Polluted river plunge: 'If me being pregnant can raise awareness of the issue that's great'

By Christine Allen -
1 comment

Stopping the flow of pollutants into urban Whangarei's 6000 stormwater traps and planting trees along the waterways could all help improve the water quality in the Hatea, according to a local environmentalist.

On Sunday, 38 people jumped into the Hatea for Take The Plunge, while 173 people signed a petition which would be presented to the Whangarei District and the Northland Regional Council (NRC) asking that councils maintain good water quality in the harbour.

One of the first to take the plunge was Jess White, owner of the Butter Factory, who at 37 weeks pregnant was more than happy to jump in after clearing it with her midwife and NRC testing had the site as safe to swim in.

Ms White said being heavily pregnant received a fair bit of attention so she was delighted to be able to use it to raise awareness about the harbour.

''I just think this is a really good cause. I wouldn't have done it if I wasn't sure it was safe [for her and her daughter, due on December 10]. If me being pregnant can raise awareness of the issue then that's great,'' she said.

''I think we should all be doing something about the water quality in our harbour.''

Nicki Wakefield, co-ordinator of Whitebait Connection, and its Drains to Harbour Programme, said on Sunday that the local mountains, Hurupaki and Parakiore in Kamo, were the source of the water in the River Hatea.

Nicki Wakefield, co-ordinator of Whitebait Connection, and its Drains to Harbour Programme, tests the water at Whangarei Town Basin. Photo / John Stone
Nicki Wakefield, co-ordinator of Whitebait Connection, and its Drains to Harbour Programme, tests the water at Whangarei Town Basin. Photo / John Stone

The water flowed over the Whangarei Falls, travelling through Tikipunga from springs in Glenbervie Forest.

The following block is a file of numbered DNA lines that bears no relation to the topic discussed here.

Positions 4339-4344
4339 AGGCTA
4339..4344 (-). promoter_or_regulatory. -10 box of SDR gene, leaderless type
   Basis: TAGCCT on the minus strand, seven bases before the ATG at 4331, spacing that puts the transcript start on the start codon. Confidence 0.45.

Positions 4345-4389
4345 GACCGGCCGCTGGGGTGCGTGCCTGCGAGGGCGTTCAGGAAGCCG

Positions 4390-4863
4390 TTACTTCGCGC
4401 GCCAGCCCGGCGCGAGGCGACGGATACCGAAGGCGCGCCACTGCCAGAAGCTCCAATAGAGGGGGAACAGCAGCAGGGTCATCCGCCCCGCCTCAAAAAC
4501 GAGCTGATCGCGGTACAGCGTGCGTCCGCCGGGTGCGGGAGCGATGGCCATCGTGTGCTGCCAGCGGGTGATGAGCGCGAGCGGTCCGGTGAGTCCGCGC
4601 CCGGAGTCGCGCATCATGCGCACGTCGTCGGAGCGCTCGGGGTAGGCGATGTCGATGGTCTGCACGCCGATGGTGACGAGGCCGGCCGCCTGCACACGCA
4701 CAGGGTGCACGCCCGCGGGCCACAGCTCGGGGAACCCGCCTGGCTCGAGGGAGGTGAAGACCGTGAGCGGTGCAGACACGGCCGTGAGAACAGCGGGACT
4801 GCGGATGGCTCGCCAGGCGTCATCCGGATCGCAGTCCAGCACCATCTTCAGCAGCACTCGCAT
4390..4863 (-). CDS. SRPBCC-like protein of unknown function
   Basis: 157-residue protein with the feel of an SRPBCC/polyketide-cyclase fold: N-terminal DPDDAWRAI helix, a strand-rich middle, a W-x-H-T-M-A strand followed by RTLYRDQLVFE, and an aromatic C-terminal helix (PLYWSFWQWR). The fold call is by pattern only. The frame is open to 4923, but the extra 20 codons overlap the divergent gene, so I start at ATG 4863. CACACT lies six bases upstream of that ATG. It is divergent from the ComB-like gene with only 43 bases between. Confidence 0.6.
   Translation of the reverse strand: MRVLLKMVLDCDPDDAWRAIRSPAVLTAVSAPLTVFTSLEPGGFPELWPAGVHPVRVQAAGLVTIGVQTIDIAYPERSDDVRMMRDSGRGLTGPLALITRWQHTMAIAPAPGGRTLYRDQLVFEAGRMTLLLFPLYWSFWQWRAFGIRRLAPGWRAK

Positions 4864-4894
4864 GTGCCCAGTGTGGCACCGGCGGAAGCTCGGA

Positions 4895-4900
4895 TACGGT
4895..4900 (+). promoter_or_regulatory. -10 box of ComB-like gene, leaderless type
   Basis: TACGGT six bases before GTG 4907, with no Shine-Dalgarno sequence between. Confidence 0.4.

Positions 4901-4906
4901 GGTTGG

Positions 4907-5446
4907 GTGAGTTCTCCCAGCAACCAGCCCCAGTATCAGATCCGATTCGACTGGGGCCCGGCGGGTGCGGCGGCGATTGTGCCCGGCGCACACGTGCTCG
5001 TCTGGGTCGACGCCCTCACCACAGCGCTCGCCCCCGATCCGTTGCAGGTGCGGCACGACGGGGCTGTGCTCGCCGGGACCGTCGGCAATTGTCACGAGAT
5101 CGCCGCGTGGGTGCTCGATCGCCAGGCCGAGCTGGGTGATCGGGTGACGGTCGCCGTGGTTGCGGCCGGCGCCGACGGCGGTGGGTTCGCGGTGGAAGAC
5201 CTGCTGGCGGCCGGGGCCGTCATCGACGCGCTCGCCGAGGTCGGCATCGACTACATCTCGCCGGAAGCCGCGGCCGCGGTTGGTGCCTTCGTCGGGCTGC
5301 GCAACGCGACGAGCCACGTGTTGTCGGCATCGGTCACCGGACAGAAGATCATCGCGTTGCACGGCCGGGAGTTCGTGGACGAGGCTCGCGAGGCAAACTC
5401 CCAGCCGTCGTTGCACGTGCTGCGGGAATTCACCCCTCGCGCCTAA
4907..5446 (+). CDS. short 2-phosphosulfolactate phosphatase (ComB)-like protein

"On its way down, there are a number of issues impacting on the water quality," she said.
The Drains to Harbour stormwater awareness project is funded by Whangarei District Council (WDC) and educated people about what runs down the drains and enters the waterways.

"Most [water] will have travelled from the streets of Whangarei into the stormwater drains and out into the harbour, along with unseen pollutants like oil from cars, sediment and detergents."

"We're all responsible for what enters the drains and makes it way into the harbour."

The Waitaua Awa Restoration Project is organised by the council-funded Mountains To Sea Conservation Trust and planting plants to improve the water quality further upstream.

The plants would shade the water from the sun, which encouraged the growth of algae.
She commended the work of pollution campaigner Millan Ruka in raising awareness of the effect stock had on water quality.

WDC supported the Mountains To Sea Conservation Trust in restoring the Waitaua Awa (River) and aimed to plant 10,000 trees in the Gillingham Rd Reserve in Tikipunga this year.

Take The Plunge organiser and TogetherTahi member Hannah White said the harbour issue was raised when her political colleagues Ash Holwell and Matt Keene were running for office in the local elections.

She said she had a vision of students finishing school and diving into the harbour for a swim.

"We live in paradise. We have amazing, beautiful beaches but they are a drive away."
She said Take The Plunge would be an annual event and would, hopefully, hold local authorities to account for maintaining a clean harbour.

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